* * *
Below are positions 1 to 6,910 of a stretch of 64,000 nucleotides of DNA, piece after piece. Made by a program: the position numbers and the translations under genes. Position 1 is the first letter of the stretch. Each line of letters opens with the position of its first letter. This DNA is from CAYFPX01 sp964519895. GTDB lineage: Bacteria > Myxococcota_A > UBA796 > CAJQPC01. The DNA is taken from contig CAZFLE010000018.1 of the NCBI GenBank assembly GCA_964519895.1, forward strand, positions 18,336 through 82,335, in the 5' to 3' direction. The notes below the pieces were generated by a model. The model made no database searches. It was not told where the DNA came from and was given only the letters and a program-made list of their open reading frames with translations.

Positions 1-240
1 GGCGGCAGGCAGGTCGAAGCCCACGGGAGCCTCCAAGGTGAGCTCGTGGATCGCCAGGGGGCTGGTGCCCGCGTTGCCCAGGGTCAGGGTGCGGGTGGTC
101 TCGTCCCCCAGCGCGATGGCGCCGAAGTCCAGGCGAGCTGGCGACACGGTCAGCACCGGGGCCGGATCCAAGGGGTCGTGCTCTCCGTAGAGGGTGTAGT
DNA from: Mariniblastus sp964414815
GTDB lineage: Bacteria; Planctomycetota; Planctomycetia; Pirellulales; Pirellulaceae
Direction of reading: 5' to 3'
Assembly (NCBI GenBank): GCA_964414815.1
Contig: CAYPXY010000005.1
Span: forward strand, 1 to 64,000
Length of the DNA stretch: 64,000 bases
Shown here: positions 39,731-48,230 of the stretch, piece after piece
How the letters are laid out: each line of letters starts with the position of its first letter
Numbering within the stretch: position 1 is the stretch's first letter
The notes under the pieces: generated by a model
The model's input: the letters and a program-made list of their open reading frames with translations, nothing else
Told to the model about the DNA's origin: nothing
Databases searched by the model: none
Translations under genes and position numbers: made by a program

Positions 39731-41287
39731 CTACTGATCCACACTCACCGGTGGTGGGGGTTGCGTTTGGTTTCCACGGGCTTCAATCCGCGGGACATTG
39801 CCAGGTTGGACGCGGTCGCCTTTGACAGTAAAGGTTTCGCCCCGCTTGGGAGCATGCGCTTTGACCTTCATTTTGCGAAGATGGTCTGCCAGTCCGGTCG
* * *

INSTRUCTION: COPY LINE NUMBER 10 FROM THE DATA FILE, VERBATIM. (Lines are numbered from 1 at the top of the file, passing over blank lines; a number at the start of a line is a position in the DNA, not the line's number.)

Span: forward strand, 1 to 64,000